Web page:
Art in the City is for people who are affected by dementia and their friends, family and carers. You can find out more about the group here.
Here is what he has to say…..
Last week, me, Diana and The Art in The City group embarked on a free tour of the National Gallery’s new Rembrandt exhibit. That’s right! Rembrandt! No, not the other one! The Rembrandt! In all his dark, brooding, increasingly-Baroque-style-having, Dutch Golden Age glory!
Upon arrival, we gathered in a meeting room. Diana and I both, of course, knew that it would be impossible for our group to nourish their senses with the creative genius of Rembrandt without at first nourishing themselves; to take in all of that beauty on an empty stomach. So, we made sure that the attendees felt welcomed and refreshed by serving them tea, coffee and biscuits to enjoy until the tour had started. I even managed to accommodate one of our attendees, who had difficulties with her mobility, feel more comfortable by going out to the front desk of the gallery to bring her a wheelchair.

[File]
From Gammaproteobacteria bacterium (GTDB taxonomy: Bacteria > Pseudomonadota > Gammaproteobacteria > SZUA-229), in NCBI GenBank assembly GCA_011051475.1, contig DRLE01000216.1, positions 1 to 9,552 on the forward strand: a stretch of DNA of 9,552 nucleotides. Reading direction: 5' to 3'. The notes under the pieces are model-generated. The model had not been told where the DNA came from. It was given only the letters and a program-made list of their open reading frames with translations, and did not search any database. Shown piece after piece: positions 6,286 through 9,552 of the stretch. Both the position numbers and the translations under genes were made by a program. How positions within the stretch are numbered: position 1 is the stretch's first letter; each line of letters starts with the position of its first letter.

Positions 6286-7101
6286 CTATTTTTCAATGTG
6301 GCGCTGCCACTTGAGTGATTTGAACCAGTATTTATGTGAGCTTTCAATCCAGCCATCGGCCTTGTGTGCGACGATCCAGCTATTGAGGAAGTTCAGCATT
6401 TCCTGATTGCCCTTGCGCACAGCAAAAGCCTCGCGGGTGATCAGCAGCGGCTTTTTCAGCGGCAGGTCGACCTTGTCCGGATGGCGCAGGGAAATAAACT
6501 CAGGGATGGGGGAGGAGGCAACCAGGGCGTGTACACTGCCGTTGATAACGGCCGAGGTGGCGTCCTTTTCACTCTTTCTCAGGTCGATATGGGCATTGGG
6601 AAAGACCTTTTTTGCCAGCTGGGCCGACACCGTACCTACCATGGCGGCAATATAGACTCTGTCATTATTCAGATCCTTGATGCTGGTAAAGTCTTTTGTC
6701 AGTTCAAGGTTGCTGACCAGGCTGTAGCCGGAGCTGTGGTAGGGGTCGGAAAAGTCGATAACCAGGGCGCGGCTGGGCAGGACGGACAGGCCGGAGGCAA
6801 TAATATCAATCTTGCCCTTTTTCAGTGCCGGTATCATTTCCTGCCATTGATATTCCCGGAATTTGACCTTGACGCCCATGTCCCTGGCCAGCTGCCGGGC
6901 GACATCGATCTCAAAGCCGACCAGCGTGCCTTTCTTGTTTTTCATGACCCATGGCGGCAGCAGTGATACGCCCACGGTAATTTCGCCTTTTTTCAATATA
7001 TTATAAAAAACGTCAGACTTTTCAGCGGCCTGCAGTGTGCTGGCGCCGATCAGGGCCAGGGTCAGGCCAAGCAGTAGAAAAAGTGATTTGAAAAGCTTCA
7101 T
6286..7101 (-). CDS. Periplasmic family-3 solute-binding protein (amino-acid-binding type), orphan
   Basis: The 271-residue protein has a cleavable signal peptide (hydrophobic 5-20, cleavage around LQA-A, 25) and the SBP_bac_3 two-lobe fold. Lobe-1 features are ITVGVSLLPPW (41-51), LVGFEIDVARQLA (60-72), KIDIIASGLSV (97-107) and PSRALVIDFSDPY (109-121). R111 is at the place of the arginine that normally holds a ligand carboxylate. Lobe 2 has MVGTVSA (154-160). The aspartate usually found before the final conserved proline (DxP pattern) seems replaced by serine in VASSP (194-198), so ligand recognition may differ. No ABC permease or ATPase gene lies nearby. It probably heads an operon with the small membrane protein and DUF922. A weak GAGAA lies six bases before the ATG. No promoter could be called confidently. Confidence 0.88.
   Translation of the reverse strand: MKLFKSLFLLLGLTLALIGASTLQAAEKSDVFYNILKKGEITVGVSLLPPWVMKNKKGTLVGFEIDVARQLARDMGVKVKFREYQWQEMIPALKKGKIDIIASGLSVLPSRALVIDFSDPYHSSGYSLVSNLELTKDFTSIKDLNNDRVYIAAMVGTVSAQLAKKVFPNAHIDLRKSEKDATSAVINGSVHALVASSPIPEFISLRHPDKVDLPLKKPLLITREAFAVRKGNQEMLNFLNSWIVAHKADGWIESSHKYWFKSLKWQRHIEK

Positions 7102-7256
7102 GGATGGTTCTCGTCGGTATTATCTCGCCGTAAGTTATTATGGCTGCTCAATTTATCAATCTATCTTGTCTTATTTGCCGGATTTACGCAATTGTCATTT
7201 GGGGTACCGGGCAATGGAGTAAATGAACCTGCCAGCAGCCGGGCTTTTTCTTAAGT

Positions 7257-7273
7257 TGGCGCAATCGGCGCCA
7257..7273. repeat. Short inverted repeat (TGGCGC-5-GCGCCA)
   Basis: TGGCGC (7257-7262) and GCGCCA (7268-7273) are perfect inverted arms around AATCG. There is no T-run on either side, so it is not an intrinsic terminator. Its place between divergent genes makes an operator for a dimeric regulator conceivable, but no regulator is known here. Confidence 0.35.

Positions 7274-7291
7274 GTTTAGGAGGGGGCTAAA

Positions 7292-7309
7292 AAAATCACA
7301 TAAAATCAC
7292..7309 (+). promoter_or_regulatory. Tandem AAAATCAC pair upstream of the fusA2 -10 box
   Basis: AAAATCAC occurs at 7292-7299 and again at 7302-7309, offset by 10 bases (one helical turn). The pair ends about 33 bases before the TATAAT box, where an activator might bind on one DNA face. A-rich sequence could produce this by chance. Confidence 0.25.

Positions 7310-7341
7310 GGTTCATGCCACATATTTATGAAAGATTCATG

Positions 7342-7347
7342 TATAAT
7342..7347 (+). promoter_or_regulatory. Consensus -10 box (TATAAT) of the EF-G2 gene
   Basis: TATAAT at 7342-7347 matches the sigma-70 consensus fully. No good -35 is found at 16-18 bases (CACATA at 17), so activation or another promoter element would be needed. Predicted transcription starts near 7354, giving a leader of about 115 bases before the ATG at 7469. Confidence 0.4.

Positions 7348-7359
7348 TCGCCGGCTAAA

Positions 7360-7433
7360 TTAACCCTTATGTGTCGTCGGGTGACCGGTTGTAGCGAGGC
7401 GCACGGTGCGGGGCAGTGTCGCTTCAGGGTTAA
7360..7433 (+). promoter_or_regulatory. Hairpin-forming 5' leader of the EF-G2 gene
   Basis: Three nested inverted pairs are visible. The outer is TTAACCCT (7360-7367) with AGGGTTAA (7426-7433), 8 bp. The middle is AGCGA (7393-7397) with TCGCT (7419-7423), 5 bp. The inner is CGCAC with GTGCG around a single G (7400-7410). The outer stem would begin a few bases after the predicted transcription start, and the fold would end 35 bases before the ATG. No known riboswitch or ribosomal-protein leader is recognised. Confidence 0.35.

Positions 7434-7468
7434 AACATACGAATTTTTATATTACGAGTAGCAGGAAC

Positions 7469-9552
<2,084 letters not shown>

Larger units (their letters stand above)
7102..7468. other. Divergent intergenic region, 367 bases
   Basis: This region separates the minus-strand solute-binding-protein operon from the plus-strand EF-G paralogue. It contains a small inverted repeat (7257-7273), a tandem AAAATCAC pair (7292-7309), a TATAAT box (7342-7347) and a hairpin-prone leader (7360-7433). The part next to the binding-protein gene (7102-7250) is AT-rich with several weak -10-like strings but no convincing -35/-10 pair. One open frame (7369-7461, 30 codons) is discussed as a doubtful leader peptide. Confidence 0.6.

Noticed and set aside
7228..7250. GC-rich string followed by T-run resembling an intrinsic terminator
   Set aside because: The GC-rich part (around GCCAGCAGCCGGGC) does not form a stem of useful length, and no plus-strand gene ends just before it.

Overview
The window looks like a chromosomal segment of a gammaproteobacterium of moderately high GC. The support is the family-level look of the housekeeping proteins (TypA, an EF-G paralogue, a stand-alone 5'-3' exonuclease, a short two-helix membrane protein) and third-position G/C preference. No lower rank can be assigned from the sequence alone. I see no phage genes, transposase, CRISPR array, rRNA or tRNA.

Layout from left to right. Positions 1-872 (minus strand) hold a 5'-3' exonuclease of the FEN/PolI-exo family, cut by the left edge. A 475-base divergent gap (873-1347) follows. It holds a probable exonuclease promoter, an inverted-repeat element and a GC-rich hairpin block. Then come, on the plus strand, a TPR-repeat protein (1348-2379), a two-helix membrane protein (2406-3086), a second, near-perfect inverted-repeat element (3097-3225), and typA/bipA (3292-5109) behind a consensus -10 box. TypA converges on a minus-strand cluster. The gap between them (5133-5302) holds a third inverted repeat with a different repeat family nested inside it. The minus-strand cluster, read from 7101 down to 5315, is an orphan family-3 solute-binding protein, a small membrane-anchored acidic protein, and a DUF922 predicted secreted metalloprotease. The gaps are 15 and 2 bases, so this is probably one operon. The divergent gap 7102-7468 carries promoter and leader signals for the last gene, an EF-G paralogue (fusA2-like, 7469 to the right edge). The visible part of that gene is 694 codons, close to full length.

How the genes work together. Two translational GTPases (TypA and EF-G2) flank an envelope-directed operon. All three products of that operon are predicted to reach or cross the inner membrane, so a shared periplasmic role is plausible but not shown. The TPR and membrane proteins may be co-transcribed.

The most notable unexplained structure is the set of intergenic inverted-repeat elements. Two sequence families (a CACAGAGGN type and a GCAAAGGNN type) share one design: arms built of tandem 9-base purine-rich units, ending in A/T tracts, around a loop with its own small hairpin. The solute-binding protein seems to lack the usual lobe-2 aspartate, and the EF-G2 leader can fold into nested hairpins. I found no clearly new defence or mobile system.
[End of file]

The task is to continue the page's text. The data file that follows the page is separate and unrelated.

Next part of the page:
Some of the other attendees were also hard of hearing. Diana had hired out a box of hearing loops for them but those mics weren’t working. So, I went back out to the front desk to ask for new mics. This way, I ensured that these attendees would be able to effectively pick up on the interesting information being provided to them on the artefacts presented throughout the tour. Upon reflection, I’d have to say that this part of the day provided me with a great opportunity to utilise my own skills in customer care, which I had acquired during the 4 years that I had spent waiting tables- 4 years too many, if you ask me!
Honestly, who would’ve thought that all of those weekends sacrificed to restocking pickle trays, attempting to make coffee, and serving thaalis and dosas under a 5-hour serenade of Bhangra music would eventually pay off?